A Feminist Genealogy of Automathographies

Arithmetic Personified: a female figure teaches arithmetic to a young boy. Renaissance fresco, Gentile da Fabriano,  Marcello Fedeli/Getty Images

Many thanks to the Leverhulme Trust for funding this research with a 

Major Reseach Fellowship

This interdisciplinary research project is a critical investigation of women’s involvement in the field of mathematics. It addresses the socio-historical, political and cultural conditions of their exclusion and explores gendered trails in the process of becoming a woman mathematician. The research deploys novel ways of archival research in the era of the digital turn and opens up new paths of memory work in the field of gender and science studies. It deploys narrative analysis of six women mathematicians’ auto/biographical documents, including autobiographies, diaries and letters, as well as their philosophical and literary writings. It draws on the notion of 'automathographies' from Paul Halmos influential book: 'I want to be a mathematician: an automathography', particularly focusing on the 18th and 19th centuries.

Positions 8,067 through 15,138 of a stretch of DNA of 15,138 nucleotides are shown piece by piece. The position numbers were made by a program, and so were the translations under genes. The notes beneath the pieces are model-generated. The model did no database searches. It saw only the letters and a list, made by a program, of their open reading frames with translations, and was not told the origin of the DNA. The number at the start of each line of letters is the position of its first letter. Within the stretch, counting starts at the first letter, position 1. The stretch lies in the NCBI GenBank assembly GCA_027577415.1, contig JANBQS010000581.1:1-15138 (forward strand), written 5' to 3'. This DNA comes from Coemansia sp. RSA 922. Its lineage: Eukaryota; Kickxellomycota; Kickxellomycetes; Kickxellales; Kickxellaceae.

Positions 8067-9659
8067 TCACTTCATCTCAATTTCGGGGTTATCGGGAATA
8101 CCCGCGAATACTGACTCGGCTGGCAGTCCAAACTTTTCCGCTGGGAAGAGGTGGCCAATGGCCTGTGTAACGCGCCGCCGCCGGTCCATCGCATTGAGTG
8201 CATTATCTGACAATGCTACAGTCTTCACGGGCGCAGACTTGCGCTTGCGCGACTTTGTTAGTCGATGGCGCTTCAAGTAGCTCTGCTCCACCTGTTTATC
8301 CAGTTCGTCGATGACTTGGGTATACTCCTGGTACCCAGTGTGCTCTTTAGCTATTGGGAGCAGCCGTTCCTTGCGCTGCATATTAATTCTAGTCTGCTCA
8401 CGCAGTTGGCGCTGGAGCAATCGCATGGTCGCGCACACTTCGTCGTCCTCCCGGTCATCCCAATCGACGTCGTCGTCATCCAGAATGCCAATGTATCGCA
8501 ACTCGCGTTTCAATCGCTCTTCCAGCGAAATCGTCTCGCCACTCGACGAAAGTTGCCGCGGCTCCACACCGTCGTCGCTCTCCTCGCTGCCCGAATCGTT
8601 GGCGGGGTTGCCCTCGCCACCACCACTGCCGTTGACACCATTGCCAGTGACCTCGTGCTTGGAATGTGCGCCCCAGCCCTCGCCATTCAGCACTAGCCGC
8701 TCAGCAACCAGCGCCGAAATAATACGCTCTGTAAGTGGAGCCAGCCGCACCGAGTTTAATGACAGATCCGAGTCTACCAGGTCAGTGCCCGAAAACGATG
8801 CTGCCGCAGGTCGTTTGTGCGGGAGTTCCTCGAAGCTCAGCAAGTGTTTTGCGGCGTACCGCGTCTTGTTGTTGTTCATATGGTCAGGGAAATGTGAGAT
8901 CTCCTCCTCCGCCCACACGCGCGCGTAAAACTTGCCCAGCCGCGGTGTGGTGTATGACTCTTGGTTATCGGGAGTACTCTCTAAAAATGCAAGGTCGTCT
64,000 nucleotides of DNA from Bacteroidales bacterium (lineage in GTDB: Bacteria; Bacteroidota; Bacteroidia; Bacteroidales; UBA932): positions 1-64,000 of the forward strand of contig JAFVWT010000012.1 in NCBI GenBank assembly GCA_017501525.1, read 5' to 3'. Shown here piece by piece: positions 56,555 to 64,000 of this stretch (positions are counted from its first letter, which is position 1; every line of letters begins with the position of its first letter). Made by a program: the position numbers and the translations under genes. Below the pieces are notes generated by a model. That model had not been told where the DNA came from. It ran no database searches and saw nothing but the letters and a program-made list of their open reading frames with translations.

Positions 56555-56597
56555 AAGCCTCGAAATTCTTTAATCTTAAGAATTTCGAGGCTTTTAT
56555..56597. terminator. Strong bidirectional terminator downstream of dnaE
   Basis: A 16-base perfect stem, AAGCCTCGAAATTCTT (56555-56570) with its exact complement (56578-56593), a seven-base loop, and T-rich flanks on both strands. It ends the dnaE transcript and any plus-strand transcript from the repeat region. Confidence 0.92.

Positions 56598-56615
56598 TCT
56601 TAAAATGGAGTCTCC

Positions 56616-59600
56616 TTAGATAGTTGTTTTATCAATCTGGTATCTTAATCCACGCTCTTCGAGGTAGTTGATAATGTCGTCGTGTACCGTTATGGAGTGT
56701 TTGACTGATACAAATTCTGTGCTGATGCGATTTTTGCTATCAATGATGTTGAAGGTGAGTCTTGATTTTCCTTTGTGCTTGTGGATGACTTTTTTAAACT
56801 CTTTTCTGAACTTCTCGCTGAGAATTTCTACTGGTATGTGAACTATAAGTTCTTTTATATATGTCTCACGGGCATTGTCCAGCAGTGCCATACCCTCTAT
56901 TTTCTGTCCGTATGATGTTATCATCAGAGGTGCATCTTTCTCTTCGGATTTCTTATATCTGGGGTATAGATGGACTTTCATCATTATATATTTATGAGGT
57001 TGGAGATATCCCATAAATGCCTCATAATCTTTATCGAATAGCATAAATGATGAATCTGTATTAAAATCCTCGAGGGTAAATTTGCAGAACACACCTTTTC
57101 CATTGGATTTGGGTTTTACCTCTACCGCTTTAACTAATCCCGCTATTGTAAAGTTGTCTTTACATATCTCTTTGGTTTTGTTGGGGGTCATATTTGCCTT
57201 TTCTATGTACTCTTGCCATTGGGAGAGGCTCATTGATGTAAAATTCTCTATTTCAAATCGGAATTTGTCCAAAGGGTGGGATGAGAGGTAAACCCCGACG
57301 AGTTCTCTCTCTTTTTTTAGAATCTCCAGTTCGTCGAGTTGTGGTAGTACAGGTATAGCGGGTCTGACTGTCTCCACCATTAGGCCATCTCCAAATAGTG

Maria Gaetana Agnesi   (1718-1799)

Sophie Germain (1776-1831)

(1768-1797)


a translation project to become